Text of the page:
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Mikeharvey

BBC Favourite Poet Poll

Today is Poetry Day and the BBC announced the result of their poll to disvcover the nation's favourite poets.  Surprisingly the top poet was
T.S. Eliot.  The top ten are

           TS Eliot
           John Donne
           Benjamin Zephaniah
           Wilfrid Owen
           Philip Larkin
           William Blake
           WB Yeats
           John Betjeman
           John Keats
           Dylan Thomas
TheRejectAmidHair

Benjamin Zephaniah? Oh well – why not?

I must say I never really understood the appeal of Betjeman. And as for Owen, he was a wonderful gifted poet whose life was cut short far too early. It seems uncharitable to complain of his range being limited: given what he went through, how could he written about anything else? But for all that, I don’t know if it’s uncharitable to wonder, given what he has left behind in his all too short a life, whether he ranks with the finest.

Wasn’t Shakespeare considered for the list? Leaving aside the poetry in his plays, his sonnets alone should surely secure him the No 1 place! And I am a bit surprised by the absence of the Romantics. Wordsworth, I know, is pretty unfashionable nowadays, but I’d have expected to have seen Shelley, Keats & Byron. And Coleridge too – if only for “The Ancient Mariner”.

Of course, whenever one sees a poll like this, one wonders what one’s own list would be. I am very conscious that I have read very little (only a few odd excerpts) of two of England’s very greatest poets – Chaucer and Spenser. That really is a gap in my reading I should look into. Donne I must admit I struggle with (and obviously, that’s a comment on myself, not on Donne). I am also rather ambivalent about Milton: at times, his poetry overwhelms me; at other times, I find his grandiloquence rather tiring, and wish he’d just speak to me rather than declaim.

My own list would have Shakespeare, Wordsworth and Yeats occupying the top three spots. (Yeats is best known for his earlier, more lyrical poetry, but, lovely though these are, it’s his knottier later work that attracts me more.) Encouraged by Mike, I have recently read quite a bit of Keats and Tennyson, and they’d both make my list. Shelley would be there too, I think: I’ve always been a sucker for Romanticism. And Dryden – a much underrated poet, I feel. (Of course, I’m only speaking of English poetry here, and am leaving out Tagore, who is an automatic choice for any educated Bengali.)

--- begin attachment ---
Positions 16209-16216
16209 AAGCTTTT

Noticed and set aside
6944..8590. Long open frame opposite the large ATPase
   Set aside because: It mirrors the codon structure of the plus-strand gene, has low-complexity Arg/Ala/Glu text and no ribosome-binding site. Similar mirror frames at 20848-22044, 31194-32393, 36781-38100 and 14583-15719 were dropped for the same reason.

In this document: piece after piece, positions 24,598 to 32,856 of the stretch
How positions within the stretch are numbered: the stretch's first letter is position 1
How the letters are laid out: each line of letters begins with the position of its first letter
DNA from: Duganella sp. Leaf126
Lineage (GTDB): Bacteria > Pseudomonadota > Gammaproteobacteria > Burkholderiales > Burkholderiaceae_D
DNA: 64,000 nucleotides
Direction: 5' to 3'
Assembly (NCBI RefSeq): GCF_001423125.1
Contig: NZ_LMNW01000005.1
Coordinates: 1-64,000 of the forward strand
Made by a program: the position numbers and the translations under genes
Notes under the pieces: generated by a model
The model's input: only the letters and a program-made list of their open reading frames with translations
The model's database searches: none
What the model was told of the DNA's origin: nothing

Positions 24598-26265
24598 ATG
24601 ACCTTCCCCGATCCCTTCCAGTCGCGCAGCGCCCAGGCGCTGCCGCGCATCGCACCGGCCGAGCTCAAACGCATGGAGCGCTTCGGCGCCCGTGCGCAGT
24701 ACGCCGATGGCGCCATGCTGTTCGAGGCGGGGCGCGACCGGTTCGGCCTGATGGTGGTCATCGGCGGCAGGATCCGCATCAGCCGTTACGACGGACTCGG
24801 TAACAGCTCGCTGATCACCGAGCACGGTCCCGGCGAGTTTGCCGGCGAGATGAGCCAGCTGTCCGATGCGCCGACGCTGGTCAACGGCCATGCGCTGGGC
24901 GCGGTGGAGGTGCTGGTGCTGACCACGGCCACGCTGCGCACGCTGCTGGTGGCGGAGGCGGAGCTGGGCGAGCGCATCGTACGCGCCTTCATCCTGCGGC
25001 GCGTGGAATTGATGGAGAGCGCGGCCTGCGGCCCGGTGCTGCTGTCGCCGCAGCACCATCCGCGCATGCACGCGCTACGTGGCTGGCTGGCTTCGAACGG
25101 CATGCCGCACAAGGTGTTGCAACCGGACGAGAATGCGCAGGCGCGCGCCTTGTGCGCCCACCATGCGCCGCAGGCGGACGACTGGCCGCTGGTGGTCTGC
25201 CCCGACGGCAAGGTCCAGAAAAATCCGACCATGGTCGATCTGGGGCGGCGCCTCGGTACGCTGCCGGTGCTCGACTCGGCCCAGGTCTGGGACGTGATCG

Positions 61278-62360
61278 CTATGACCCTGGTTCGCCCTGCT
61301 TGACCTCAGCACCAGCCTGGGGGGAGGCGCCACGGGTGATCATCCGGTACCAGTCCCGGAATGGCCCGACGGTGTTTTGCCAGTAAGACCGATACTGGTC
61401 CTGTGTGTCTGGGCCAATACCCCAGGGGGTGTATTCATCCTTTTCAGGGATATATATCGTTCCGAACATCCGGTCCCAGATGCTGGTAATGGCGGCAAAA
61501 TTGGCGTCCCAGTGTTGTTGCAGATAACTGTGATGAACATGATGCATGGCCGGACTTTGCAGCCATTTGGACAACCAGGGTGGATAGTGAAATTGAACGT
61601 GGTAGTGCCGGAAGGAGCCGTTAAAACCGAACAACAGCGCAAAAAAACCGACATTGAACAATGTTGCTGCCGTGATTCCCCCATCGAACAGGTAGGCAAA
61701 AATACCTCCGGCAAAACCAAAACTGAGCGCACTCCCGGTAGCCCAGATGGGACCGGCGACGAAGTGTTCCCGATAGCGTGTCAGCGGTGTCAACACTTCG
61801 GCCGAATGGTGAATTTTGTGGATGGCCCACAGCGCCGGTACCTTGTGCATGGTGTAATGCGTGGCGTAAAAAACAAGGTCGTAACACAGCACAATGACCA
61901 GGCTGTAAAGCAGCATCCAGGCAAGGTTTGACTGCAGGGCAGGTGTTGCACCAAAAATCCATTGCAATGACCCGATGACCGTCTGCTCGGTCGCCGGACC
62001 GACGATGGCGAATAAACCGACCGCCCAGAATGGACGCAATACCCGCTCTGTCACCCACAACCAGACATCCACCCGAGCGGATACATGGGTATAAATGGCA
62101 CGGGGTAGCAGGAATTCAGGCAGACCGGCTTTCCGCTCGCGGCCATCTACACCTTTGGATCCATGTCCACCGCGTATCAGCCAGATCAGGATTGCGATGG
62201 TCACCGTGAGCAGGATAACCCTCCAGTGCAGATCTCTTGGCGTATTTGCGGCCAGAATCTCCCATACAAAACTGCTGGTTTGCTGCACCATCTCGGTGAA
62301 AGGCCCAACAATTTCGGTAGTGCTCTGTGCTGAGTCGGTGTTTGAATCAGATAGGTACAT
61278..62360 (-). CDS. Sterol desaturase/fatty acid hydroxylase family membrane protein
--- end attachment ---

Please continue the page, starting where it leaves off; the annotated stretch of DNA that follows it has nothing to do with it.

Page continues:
I’m sure more names will come to me as soon as I hit the “Submit” button!
Caro

Considering I don't know modern poets outside NZ at all, I am a little surprised that I know of all these poets.  Benjamin Zephaniah must be very famous indeed.

I was fond of Donne and feel I would have liked TS Eliot had I understood him at all!  Despite a religious upbringing many of his allusions went over my head.  And somehow Yeats didn't feature in our studies with the result that I have only come upon him when I read something in an anthology or the like. I feel I would really like him if I bothered.  Same with Wilfred Owen.  

I doubt that I have a top ten list, but let's try for a few:  John Donne, Fleur Adcock, Robert Browning, Andrew Marvell (okay that's just one poem but one I love), George Herbert, NZer Hone Tuwhare.  Probably Yeats if I knew him more.  

And I rather like the fun poems of people like Pam Ayres and Michael Rosen too.

Cheers, Caro.
Mikeharvey

I seem to remember that Shakespeare was specifically excluded as a candidate.
Chibiabos83

On what grounds? That seems utterly baffling to me. Like saying, vote for your favourite composer but not Bach.
Caro

Well, that would be quite a good idea if you ask me.  They probably wanted people better known for specific poems rather than mostly plays.  Or maybe just wanted to take the hot favourite out to force people to think a bit more.  Without knowing how the research was done (were you allowed five favourites in order, or just one, or what?) it is a bit difficult to guess what the rationale might have been.

Cheers, Caro.
Chibiabos83

But where do you draw the line? Eliot and Dylan Thomas wrote plays, Larkin was a novelist... I can't think of another reason to exclude Shakespeare other than that the people running the poll think he is too great a writer, which makes a nonsense of the whole thing. Not that I care Smile
Caro

I remembered last night Walt Whitman  (though it's possible the poll was only asking for UK poets).  I am wondering if I just had one poet to choose, who would it be.  Really I don't know enough of anyone's oeuvre to judge - or if I do, like Wordsworth, I didn't like them enough.  

Would it be Browning maybe?  Or should I read more Fleur Adcock and see if her work generally impresses me as much as the couple of poems I have so far read?  Or would I go with Walt Whitman whose attitudes and ideas impressed me so much when we read him for a book club choice once?

Or have I forgotten someone I love!

I was thinking of having another of those Favourite competitions with our favourite children's authors, but perhaps we could do one on poets instead.  What do people think?  

Cheers, Caro.
Apple

A little late to the party but I have only just seen this thread.. and quite surprised to see my favourite poet made the list (considering I'm not into poetry and what poetry I do like is of one genre thats not a mean feat!!) It is of course the magnificent Wilfred Owen

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